The goal of this study was to find out how common asymptomatic bacteriuria is in pregnant women and how it affects perinatal and maternal outcomes. In this prospective study, 300 pregnant women at Anil Neerukonda Hospital were examined for ASB. The standardised Kirby-Bauer disc diffusion method was used to culture urine on blood agar and Mac Conkey’s agar for antibiotic sensitivity testing. The presence of ASB was discovered in 11.33 percent of the population. Eight (23.5%) of the 34 ASB positive cases were delivered with a birth weight of less than 2500 grammes, compared to 11 (4.1%) of the unexposed cases (RR 5.68, 95 percent CI; 2.46-13.15; p0.05). Preterm low birth was seen in 5 (14.7 percent) cases of ASB positive pregnant women when compared to unexposed cases (RR 1.5, 95 percent CI; 0.61-3.65, p=0.36). Preterm labour occurred in 8 (23.5%) of ASB exposed women and 22 (8.3%) of non-exposed women (RR 2.84, 95 percent CI; 1.37-5.88, p=0.004). When ASB positive and ASB negative cases were compared, a significant number of women (17.6%) developed hypertension and preeclampsia (8.8 percent ). (Respectively, 4.9 percent and 2.3 percent). ASB was reported to be present in 11.33 percent of the subjects in this study. For an integrated approach to safe motherhood and newborn health, regular and repeated trimester-wise screening should be adopted as part of standard antenatal care.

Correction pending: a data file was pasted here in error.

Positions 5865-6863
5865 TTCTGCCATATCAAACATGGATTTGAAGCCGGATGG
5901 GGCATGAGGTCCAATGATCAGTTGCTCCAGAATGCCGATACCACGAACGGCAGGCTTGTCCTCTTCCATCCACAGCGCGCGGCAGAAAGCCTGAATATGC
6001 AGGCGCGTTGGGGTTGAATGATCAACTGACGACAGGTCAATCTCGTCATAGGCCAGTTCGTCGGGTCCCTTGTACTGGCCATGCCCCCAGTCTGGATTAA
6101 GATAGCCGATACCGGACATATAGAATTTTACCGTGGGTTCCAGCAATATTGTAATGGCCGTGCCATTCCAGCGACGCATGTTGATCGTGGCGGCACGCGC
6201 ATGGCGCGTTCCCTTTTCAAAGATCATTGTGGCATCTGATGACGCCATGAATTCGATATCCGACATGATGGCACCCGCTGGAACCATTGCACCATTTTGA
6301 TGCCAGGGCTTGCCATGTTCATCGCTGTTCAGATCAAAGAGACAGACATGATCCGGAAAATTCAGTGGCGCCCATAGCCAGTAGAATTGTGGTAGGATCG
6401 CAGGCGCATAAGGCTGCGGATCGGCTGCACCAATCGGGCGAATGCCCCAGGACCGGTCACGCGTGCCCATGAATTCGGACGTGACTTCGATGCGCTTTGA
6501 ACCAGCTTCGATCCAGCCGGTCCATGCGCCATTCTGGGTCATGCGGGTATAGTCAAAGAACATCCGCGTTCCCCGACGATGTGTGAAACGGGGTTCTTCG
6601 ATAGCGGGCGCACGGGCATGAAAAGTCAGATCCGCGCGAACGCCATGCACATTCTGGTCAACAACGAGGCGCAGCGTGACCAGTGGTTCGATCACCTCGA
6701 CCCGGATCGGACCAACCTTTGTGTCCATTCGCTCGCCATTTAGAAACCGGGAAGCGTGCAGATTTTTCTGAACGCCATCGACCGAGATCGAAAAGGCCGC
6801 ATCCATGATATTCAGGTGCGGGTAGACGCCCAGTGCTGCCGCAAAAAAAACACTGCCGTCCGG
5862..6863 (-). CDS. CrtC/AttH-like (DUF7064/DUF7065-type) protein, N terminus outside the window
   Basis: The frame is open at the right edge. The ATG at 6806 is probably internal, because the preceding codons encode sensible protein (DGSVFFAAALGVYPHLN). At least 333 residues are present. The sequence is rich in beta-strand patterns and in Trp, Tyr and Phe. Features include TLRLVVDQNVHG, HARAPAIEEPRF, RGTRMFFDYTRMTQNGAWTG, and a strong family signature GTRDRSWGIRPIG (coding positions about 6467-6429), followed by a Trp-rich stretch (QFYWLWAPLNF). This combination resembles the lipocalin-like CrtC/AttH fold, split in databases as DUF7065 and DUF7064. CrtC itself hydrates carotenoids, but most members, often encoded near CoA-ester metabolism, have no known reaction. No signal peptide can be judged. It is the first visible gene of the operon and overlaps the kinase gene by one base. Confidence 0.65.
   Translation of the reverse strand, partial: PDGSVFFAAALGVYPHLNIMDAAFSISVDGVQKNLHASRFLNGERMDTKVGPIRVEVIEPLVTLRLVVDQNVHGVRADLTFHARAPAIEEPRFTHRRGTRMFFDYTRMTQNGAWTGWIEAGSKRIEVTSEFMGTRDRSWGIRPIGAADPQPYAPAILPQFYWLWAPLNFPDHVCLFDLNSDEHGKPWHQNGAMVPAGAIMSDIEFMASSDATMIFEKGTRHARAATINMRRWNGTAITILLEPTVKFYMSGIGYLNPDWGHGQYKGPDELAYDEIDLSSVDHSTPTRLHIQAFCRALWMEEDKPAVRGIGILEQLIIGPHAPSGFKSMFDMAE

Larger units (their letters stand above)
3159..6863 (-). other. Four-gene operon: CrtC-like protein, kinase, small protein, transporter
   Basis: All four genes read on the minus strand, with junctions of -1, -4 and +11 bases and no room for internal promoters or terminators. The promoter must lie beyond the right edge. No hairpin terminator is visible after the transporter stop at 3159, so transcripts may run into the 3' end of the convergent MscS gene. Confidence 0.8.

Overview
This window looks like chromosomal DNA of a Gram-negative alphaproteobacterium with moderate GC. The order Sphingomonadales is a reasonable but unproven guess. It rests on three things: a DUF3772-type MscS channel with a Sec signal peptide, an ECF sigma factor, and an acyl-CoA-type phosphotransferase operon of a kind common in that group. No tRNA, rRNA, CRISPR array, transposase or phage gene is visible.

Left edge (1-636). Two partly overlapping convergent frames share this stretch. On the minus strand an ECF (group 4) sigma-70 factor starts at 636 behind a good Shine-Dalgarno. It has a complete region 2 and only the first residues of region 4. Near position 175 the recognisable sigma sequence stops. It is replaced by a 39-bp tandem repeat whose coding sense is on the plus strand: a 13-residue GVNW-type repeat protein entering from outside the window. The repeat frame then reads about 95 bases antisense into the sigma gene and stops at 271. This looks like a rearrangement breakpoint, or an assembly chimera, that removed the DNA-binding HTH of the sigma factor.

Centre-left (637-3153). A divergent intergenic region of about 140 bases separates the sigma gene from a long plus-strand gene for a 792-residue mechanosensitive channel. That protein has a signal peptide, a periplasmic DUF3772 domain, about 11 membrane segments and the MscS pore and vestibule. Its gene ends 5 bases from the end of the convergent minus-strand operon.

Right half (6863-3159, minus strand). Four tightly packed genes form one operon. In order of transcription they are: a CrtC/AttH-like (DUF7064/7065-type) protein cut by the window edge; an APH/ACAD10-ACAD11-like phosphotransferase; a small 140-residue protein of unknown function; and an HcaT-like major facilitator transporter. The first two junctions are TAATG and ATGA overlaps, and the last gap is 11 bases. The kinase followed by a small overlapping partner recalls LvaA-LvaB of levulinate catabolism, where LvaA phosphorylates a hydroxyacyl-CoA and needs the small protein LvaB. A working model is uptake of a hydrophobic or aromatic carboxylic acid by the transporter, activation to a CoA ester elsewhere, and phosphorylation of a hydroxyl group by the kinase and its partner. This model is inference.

Author(S) Details

Prabhavathi V
Department of Obstetrics and Gynaecology, NRI Institute of Medical Sciences, Sangivalasa, Andhra Pradesh, India

Prasad DKV
Department of Biochemistry, NRI Institute of Medical Sciences, Sangivalasa, Andhra Pradesh, India.

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